As Prepared for Delivery
On behalf of Senator Crapo and myself, it’s our hope that this morning’s hearing on the state of mental health for our youth serves as a wake up call. Millions of young Americans are struggling under a mental health epidemic. Struggling in school. Struggling with addiction or isolation. Struggling to make it from one day to the next.
Our country is in danger of losing much of a generation if mental health care is business as usual. For families across America, this is the issue that dominates their kitchens and living rooms. With the Children’s Health Insurance Program and Medicaid, the largest payer of mental health care for our young, within this committee’s jurisdiction, the Finance Committee must step up with solutions.
I hear way too many heartbreaking stories from parents and young people at Oregon town meetings, at the grocery store and at the schools I’ve visited all over the state. I’m certain that’s the way it is for every member of the committee.
Imagine being a parent scrambling desperately to find help for your kid who’s in crisis — who may be a danger to themself or somebody else. Too many parents are making call after call only to learn that there aren’t any beds available. Or that the waitlist to see a psychiatrist could be weeks or months long. Or they’re told that their insurance company won’t pay for the care a psychiatrist says their child needs.
The law requires equality between coverage for physical health and coverage for mental health. Too many families are put through bureaucratic torment when they try to use that coverage — coverage they pay for. Your kid is suffering, the insurance company takes thousands of dollars in premiums out of your pocket, and you get little more than jazz in your ear while you sit on hold.
There is new urgency for Congress to step up the fight against this epidemic. Diagnosing an issue and getting the right care for young people was already too difficult before anyone had heard of Covid-19. The crisis is even larger today. Kids are feeling isolated and depression is up. Suicide attempts are up. An estimated 140,000 children have lost a parent or a caretaker to Covid-19, and that number will continue to rise.
The bottom line is, every loving parent wants what’s best for their child, so as a nation, shouldn’t we have that same level of concern for our young? That same level of commitment?
We’re fortunate to be joined this morning by Surgeon General Dr. Murthy, who has been a crusader for improving mental health care for our children. He’s going to help us attack this challenge from all sides, including how to help families navigate a broken, complicated mental health care system. How to respond to a young person in crisis without demonizing or criminalizing them. How to build on what’s proven to work when it comes to health care for kids, specifically CHIP and Medicaid.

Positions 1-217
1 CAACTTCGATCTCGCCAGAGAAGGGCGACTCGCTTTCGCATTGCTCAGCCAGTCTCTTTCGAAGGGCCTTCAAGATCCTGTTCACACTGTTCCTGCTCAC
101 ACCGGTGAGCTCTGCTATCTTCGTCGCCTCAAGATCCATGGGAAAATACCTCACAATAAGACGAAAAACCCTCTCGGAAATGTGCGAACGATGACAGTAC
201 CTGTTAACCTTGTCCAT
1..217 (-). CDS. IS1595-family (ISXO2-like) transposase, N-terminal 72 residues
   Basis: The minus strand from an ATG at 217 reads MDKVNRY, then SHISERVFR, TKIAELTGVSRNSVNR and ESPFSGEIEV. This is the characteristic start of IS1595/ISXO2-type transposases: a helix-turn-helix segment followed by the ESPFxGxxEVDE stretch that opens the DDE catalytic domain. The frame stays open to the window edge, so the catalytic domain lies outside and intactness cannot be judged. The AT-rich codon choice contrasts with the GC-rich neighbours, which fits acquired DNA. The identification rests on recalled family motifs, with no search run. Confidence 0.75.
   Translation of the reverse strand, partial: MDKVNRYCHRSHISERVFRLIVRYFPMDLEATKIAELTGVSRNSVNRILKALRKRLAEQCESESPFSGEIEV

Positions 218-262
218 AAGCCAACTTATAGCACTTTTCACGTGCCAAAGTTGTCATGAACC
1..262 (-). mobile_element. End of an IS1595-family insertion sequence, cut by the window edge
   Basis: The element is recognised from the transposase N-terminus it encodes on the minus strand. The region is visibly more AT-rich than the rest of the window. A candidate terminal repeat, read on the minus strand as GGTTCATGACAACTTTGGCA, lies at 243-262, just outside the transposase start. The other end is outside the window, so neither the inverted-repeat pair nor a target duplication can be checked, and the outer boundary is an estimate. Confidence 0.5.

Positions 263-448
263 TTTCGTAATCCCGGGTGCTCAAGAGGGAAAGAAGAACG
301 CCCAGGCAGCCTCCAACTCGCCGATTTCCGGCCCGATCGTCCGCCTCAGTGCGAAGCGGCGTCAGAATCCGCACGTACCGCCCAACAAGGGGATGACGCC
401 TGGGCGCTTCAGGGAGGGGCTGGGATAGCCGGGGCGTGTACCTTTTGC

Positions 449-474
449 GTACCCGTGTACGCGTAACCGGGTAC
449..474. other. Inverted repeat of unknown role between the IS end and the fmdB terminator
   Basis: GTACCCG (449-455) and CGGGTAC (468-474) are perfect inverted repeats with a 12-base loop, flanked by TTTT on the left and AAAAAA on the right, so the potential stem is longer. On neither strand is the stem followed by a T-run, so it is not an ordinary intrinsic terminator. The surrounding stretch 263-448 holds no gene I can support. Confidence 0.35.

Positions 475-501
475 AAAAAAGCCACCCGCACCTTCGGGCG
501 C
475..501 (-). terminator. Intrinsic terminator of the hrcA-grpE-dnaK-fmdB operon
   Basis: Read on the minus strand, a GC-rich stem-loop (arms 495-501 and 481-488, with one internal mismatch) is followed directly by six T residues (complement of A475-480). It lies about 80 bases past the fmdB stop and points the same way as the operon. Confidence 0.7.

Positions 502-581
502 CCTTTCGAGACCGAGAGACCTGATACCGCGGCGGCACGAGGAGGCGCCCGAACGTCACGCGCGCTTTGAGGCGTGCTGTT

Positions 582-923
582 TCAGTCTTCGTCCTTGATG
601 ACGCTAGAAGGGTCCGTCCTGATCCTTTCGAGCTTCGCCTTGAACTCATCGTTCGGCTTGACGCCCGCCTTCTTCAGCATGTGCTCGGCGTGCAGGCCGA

I also want to address the road ahead for the Finance Committee. For several months, we’ve been working on a bipartisan basis to break down the big policy challenges in mental health care. With today’s hearing, the Finance Committee is ramping up our legislative efforts as a group. Several of our members have graciously agreed to partner on specific policy challenges, one Democrat and one Republican. The goal is to produce a bipartisan bill this summer that brings all that work together.
Senators Carper and Cassidy are going to focus on the subject of today’s hearing, mental health care for America’s children. Senators Stabenow and Daines will work together on building up the mental health care workforce, which is far too limited to meet our needs today. Senators Cortez-Masto and Cornyn will look at how to make mental health care more seamless, because too many people today are falling through the cracks of a fractured system. Senators Bennet and Burr will look at how to ensure that mental health care gets finally treated the same way as physical health care. Senators Cardin and Thune will team up on making it easier to get mental health care via telehealth.
The north star for this effort is achieving what the committee talked about in a hearing last year. Everybody in America must be able to get the mental health care they need when they need it.
In the coming weeks, the full committee will stay busy with hearings featuring mental health experts and advocates, as well as families who can share with us their own experiences with mental health challenges.
This morning’s hearing will be the first of two that put a special focus on our youth.